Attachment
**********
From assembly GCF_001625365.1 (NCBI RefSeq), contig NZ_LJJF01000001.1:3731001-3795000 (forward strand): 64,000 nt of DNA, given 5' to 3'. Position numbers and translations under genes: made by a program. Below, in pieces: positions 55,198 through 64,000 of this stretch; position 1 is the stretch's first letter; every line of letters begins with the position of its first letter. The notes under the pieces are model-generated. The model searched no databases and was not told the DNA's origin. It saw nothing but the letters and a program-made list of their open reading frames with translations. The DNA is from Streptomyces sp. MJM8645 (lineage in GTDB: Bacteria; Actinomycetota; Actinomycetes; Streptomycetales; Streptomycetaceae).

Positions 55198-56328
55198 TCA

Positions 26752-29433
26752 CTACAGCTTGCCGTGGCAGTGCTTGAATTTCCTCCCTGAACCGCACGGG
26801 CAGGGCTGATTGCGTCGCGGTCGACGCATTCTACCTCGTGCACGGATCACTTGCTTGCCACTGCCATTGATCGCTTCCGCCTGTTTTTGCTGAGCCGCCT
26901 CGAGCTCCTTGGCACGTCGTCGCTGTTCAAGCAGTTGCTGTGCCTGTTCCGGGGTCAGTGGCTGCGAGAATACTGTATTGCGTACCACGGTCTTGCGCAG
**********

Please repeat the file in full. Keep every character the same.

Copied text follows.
From assembly GCF_001625365.1 (NCBI RefSeq), contig NZ_LJJF01000001.1:3731001-3795000 (forward strand): 64,000 nt of DNA, given 5' to 3'. Position numbers and translations under genes: made by a program. Below, in pieces: positions 55,198 through 64,000 of this stretch; position 1 is the stretch's first letter; every line of letters begins with the position of its first letter. The notes under the pieces are model-generated. The model searched no databases and was not told the DNA's origin. It saw nothing but the letters and a program-made list of their open reading frames with translations. The DNA is from Streptomyces sp. MJM8645 (lineage in GTDB: Bacteria; Actinomycetota; Actinomycetes; Streptomycetales; Streptomycetaceae).

Positions 55198-56328
55198 TCA

Positions 26752-29433
26752 CTACAGCTTGCCGTGGCAGTGCTTGAATTTCCTCCCTGAACCGCACGGG
26801 CAGGGCTGATTGCGTCGCGGTCGACGCATTCTACCTCGTGCACGGATCACTTGCTTGCCACTGCCATTGATCGCTTCCGCCTGTTTTTGCTGAGCCGCCT
26901 CGAGCTCCTTGGCACGTCGTCGCTGTTCAAGCAGTTGCTGTGCCTGTTCCGGGGTCAGTGGCTGCGAGAATACTGTATTGCGTACCACGGTCTTGCGCAG